Since your front-end elements, particularly revenue generation, may have been diminishing substantially, you must manage your back-end elements, i.e. the costs incurred in this section of your Business Model Canvas, as well. Let us now examine how your BMC’s back-end elements can interact with each other to cope with the current condition. As we have observed, many restaurant and café owners have been taking this particular approach to deal with the problem, reducing staff working hours or regulating their shifts to compensate for the reduced activity in their restaurants or cafés, although the move may not be sufficient.
Another option related to your key activities is to share your kitchen with other restaurants or cafes nearby, where you can take turn every week or month. A similar principle is the cloud kitchen, which became more popular last year, particularly among food delivery players. We may notice that many food delivery companies, such as DoorDash in the US14, Deliveroo, Foodpanda, and so forth15, have adopted this cloud kitchen approach. The significant factor here is that you may have to allow other restaurants or cafés to ‘sneak’ into your kitchen and vice versa. Nevertheless, during this period, out-of-the-box concept should be carefully studied.
You can also consider other restaurants or cafés as your key partners, instead of as competitors, and create alliances when purchasing raw materials. During this low-demand period, you can still purchase your raw materials in bulk to get attractive deals from your suppliers by combining orders with the other restaurants or cafés around your establishment. If nobody around you has ever initiated the idea, then you can probably start.
Key Resources and Key Partners.
Currently, many restaurant and café owners have been taking these options too: Unpaid leaves, furloughs, or even retrenchments to reduce the excess key resources due to reduced activities. However, instead of laying off your key resources, which may include your well-trained and experienced employees, you may consider offering them jobs in other industries. Instead of letting them find their own ways out, your company can do them a favour by seeking collaborations with other companies. McDonald’s in Germany is reportedly taking this approach by permitting its employees to work for a major grocery store16 and Singapore Airlines deploys its staff, including cabin crew and pilots, to other companies and government institutions.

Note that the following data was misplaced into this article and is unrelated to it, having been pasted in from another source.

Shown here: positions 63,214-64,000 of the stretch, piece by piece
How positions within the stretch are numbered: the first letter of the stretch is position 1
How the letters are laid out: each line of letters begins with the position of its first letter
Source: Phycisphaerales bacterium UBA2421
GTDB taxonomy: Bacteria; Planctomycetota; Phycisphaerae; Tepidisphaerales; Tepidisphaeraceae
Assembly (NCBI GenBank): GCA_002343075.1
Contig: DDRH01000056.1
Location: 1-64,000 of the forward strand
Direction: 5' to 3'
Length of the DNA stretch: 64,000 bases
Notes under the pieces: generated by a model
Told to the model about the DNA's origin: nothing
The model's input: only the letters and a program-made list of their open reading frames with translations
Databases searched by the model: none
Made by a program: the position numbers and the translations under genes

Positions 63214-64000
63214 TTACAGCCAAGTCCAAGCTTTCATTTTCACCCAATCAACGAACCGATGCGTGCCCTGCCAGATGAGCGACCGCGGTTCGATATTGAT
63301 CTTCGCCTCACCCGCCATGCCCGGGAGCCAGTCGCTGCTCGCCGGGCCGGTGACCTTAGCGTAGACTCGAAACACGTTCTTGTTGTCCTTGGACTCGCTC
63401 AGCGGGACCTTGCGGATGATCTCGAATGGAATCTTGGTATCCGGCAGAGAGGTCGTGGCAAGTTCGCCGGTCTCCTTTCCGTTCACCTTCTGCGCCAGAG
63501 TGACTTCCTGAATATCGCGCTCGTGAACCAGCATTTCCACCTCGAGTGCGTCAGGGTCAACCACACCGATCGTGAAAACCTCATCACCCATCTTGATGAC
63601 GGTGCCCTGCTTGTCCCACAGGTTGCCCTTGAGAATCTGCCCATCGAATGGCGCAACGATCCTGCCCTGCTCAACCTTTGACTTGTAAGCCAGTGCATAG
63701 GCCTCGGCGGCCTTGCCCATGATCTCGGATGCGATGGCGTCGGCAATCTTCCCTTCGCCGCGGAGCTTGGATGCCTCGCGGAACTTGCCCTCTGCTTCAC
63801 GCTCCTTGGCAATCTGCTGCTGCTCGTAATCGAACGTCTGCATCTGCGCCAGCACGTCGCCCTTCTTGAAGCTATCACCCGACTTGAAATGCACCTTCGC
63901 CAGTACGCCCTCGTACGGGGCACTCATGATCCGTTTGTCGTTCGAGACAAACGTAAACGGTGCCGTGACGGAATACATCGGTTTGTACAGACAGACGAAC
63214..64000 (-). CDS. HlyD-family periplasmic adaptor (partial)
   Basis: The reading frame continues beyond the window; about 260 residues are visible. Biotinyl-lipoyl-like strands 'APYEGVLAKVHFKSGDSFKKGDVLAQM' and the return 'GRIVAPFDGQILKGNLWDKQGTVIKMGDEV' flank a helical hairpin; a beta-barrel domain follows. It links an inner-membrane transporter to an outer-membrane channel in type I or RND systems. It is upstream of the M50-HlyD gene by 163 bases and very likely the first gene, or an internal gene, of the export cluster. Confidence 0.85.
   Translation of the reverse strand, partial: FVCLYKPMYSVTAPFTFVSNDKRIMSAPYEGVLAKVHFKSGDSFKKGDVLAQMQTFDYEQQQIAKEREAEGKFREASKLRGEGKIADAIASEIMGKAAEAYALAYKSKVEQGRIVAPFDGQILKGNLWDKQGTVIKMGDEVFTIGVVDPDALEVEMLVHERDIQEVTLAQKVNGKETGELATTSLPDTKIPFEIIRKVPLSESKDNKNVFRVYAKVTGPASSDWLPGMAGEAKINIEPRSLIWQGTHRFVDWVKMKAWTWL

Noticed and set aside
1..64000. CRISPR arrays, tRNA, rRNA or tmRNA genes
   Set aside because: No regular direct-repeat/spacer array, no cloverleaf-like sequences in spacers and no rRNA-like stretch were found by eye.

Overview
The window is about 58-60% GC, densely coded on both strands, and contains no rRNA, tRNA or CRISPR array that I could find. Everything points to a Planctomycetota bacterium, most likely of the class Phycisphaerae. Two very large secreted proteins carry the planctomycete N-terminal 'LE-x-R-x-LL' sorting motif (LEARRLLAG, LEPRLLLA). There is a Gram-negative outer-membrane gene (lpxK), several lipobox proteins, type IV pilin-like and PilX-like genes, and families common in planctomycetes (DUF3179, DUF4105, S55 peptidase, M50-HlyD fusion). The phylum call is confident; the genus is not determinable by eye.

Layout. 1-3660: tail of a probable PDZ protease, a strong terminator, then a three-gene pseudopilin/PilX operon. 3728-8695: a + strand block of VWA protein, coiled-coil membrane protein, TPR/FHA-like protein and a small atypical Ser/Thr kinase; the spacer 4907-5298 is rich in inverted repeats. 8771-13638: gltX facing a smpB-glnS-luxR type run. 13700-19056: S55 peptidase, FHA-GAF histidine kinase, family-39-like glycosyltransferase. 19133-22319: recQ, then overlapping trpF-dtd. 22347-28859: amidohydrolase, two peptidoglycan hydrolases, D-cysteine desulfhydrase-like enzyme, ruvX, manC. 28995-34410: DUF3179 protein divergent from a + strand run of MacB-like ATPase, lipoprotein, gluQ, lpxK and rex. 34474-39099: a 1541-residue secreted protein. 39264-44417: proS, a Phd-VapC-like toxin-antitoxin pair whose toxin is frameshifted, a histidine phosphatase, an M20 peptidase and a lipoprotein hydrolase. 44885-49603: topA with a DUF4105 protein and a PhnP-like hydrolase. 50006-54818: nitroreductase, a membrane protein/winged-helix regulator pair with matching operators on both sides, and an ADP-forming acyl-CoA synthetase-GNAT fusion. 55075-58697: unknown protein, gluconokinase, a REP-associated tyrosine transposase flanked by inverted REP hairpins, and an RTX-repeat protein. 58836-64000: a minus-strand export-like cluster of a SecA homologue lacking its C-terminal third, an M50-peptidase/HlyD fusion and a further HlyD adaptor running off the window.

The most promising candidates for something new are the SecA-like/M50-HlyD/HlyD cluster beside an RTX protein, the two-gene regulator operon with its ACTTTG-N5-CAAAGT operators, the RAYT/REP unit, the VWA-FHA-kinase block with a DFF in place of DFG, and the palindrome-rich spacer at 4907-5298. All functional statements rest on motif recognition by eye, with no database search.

Instead of laying off your key resources, which may include your well-trained and experienced employees, you may consider offering them jobs in other industries.
One other common practice is consolidating your branches. Restaurants with many establishments tend to operate only the strongest branch, as we have seen in the case of the Woflgang Puck Fine Dining group17 and a renowned Balinese restaurant on the island, Bebek Bengil18. Additionally, if you have a strong brand, you can leverage the power of that brand when negotiating with your key partners, for instance your suppliers, financial institutions, and so forth.
The last element in your back-end part of BMC is the cost structure. Here, we can examine all other costs that may not directly be related to key activities or key resources, which some of you may already have done. For instance, are there any insurance bills that can be deferred? Can you apply for tax relief from local or central governments, or both? What about your mortgage, building rental or vehicles and other equipment? Can you negotiate with the electricity company too? The list will go on and on.
By utilising the Business Model Canvas, we can scrutinise not only your cost-related elements, but also your revenue generators and how they can support each other. You and your team may sit down together to examine every single element of your Canvas and see what else can be done with it. In the end, what we all can hope is that looking at both sides of your BMC will help your business cope better with unfavourable business conditions that arise because of COVID-19 or whatever we might encounter in the future.
About the Author
Johannes Boroh is a Doctorate in Business Administration graduate from Bocconi, Milan. His research is on business strategy, focusing on business models and disruptive innovations. He has almost 30 years of experience in the hospitality industry, particularly the airline industry. Johannes is also one of the mentors for the final-year undergraduate business students at the University of South Australia.